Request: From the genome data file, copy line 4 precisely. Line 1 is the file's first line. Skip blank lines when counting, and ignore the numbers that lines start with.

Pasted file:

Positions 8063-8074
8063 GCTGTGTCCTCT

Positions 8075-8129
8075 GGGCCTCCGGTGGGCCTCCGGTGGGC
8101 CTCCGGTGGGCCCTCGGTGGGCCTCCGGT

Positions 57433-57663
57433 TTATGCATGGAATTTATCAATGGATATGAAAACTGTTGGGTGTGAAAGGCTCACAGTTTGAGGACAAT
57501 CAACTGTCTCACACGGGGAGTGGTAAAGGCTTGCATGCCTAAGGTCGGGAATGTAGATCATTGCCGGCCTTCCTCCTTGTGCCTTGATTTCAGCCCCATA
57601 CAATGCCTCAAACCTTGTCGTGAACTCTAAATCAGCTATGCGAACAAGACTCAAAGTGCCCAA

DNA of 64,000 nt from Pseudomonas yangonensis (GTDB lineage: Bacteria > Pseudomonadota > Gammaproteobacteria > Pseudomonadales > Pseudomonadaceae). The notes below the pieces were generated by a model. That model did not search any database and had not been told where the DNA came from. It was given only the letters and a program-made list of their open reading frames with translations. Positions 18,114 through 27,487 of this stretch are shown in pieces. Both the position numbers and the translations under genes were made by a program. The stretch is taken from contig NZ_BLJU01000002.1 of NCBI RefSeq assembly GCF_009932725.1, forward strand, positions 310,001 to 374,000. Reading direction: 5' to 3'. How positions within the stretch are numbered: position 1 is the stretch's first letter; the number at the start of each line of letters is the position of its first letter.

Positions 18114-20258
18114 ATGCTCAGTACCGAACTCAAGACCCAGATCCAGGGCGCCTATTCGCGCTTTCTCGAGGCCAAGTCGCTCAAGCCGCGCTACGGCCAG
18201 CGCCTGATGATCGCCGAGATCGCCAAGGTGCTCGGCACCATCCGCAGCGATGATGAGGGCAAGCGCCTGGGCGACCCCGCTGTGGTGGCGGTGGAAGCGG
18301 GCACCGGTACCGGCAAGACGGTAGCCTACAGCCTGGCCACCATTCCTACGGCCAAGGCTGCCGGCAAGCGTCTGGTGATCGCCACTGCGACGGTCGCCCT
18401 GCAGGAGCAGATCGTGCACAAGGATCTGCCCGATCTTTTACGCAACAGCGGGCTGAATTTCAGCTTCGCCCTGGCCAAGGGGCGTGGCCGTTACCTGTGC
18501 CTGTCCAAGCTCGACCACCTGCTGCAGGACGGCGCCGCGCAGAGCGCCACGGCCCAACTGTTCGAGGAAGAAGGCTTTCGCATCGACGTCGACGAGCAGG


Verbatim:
8075 GGGCCTCCGGTGGGCCTCCGGTGGGC